Beauty in a speck of dust


Phosphatized pre-Cambrian embryos are cool. It’s amazing that they’ve been preserved at all, and they are spectacularly gorgeous. We can learn about the evolution of development from their superficial appearance, but what we really want to do is poke around their interiors and analyze them cell by cell, something that has been hard to do without destroying them in the process. Until now.

A report in Nature (and a too short mention on a researcher’s web page) describes the application of synchrotron X-ray tomographic microscopy (SRXTM) to these fossilized embryos to resolve their internal structure. It’s a powerful tool, and it’s generating some beautiful images.

The technique basically involves blasting the sample with X-rays and reconstructing the three-dimensional structure on a computer. It’s something I wish we could do with live embryos, but I suspect they have to be mineralized before they can survive the procedure…but that means that these images are often better than anything I’ve seen in embryos that haven’t been dead for over a half billion years.

Here are some reconstructions of blastula stage embryos. You can trace the outlines of individual blastomeres (the cells that make up the embryo) and follow the stacks of cells from the center to the periphery.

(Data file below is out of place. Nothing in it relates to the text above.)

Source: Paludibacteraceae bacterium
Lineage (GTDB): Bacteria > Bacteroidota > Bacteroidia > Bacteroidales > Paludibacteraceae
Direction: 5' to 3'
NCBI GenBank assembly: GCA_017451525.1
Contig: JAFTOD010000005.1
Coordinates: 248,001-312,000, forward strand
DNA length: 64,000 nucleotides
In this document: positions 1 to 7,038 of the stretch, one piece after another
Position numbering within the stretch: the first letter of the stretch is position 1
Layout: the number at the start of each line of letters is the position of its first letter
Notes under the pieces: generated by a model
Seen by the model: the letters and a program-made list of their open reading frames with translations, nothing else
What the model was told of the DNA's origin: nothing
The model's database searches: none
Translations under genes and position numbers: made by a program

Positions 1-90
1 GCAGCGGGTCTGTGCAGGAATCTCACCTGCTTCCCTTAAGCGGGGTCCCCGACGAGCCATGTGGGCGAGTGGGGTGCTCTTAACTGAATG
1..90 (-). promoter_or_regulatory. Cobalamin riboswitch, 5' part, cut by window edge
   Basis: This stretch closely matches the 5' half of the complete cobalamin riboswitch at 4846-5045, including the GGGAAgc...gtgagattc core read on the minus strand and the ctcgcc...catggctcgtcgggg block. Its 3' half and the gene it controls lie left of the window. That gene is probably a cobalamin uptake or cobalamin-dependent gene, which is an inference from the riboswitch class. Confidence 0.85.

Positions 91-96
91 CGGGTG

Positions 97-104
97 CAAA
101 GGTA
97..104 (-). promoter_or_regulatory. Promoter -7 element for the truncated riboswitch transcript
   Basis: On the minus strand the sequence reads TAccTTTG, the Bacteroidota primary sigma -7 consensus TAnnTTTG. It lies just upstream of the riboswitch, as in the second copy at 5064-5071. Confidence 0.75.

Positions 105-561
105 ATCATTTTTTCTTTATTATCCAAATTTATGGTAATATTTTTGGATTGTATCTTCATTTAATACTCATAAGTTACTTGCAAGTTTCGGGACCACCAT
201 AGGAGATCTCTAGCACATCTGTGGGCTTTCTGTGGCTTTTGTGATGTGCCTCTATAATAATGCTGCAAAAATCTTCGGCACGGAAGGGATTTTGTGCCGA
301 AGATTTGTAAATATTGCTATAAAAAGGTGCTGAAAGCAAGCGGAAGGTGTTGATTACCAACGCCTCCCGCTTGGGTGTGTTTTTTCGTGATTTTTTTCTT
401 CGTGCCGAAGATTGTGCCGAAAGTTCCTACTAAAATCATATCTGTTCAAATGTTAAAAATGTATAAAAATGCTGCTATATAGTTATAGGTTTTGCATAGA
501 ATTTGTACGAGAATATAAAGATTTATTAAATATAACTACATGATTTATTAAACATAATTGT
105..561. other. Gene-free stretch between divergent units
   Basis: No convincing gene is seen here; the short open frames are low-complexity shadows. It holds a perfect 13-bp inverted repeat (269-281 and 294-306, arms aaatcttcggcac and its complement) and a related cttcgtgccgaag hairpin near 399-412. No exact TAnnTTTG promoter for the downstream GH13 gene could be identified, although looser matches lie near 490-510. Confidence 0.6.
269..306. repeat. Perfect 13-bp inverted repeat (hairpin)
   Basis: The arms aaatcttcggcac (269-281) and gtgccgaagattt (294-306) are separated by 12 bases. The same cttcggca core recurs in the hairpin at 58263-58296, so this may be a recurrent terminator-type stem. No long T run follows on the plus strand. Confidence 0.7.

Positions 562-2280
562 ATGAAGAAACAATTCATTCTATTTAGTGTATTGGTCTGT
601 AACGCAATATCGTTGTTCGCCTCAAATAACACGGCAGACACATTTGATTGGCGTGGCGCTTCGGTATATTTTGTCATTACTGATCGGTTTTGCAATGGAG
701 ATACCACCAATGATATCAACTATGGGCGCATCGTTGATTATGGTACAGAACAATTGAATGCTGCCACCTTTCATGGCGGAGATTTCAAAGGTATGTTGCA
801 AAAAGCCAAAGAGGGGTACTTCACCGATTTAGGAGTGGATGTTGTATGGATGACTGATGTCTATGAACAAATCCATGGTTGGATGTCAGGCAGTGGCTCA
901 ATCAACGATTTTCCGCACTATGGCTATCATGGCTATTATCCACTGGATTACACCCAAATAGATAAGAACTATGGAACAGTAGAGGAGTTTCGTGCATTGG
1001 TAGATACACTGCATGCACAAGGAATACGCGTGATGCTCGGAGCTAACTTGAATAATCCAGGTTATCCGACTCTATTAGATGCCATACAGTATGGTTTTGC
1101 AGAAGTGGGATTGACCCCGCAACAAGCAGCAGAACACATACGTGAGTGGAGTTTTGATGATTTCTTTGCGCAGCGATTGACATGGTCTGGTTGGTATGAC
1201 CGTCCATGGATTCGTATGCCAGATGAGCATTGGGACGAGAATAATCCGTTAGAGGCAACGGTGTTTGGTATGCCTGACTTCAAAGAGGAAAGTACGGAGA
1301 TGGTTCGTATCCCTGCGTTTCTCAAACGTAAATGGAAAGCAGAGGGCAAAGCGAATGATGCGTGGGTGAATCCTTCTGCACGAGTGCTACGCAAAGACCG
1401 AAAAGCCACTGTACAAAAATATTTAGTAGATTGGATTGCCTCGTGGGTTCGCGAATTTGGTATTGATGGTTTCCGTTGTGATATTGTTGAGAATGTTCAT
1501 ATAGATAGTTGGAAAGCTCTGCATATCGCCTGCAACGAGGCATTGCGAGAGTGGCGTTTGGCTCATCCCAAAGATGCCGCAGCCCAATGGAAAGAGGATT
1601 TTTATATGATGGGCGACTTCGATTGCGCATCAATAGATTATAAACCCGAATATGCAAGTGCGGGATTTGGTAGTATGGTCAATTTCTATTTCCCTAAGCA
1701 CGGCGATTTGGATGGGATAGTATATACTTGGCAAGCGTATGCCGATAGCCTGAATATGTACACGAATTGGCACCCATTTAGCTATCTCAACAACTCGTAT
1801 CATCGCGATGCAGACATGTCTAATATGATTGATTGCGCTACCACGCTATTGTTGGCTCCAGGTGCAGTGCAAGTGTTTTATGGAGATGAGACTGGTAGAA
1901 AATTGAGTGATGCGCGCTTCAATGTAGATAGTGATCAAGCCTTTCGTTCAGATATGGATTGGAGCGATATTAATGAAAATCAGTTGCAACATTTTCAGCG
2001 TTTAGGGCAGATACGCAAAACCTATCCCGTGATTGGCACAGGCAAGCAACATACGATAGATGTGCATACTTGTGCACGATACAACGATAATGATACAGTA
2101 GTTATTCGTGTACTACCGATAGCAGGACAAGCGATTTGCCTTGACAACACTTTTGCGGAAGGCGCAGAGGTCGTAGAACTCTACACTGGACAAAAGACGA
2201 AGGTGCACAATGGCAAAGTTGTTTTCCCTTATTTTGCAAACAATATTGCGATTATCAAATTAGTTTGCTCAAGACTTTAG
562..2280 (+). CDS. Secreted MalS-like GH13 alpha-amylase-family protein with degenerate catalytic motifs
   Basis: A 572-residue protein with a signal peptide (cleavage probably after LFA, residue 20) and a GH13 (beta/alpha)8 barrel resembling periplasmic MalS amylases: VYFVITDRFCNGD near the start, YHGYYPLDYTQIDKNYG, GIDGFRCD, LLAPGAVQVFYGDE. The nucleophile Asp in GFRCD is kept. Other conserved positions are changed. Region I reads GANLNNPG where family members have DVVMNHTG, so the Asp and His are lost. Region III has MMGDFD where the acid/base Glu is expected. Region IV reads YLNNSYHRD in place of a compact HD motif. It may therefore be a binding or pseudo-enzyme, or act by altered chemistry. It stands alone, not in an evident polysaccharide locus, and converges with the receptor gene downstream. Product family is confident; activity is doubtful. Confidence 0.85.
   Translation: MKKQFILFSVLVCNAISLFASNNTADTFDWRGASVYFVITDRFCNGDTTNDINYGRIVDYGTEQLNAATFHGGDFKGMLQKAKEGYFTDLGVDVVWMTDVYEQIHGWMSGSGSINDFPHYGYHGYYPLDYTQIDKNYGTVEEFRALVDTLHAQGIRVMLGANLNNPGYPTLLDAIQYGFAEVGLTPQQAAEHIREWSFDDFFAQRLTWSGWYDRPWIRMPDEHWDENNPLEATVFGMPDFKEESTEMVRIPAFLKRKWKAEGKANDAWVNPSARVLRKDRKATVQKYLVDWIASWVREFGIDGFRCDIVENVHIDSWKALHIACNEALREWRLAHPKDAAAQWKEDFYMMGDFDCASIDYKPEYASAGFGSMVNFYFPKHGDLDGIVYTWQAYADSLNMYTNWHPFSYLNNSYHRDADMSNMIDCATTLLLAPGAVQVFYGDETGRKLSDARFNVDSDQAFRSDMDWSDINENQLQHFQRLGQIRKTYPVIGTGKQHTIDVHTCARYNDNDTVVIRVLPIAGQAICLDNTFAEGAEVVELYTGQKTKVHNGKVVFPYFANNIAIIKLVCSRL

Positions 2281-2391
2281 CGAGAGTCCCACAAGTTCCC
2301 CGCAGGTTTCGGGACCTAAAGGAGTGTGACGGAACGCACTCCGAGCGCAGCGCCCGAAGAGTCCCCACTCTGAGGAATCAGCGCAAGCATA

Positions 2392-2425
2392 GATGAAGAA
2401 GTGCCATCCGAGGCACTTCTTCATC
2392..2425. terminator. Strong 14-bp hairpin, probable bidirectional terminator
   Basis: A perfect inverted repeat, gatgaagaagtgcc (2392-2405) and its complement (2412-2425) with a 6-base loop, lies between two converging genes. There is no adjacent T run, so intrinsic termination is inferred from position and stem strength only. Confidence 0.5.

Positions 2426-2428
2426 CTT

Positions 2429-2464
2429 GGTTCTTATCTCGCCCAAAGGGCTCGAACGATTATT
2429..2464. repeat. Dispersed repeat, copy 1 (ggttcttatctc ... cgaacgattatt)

(click for larger image)

Divisions between adjacent blastomeres variably preserved on the surface and within. a, b, Museum of Earth Science, Institute of Geology, Chinese Academy of Geological Sciences (MESIG) 20061. Divisions between some, but not all, blastomeres are preserved internally. c, d, MESIG 20062. Divisions between all, or nearly all, blastomeres are preserved to their full extent; the orange and yellow structures are renderings of the morphology of a column of blastomeres. e?g, Geological Museum of Peking University (GMPKU) 2204. Divisions between blastomeres are generally not preserved, and instead the core of the embryo is characterized by the centrifugal addition of diagenetic crust layers (easily distinguished from edge artefacts through their absence from some of the objects seen in the slices); orange structure represents a rendering of one of the cavities within the diagenetic infilling.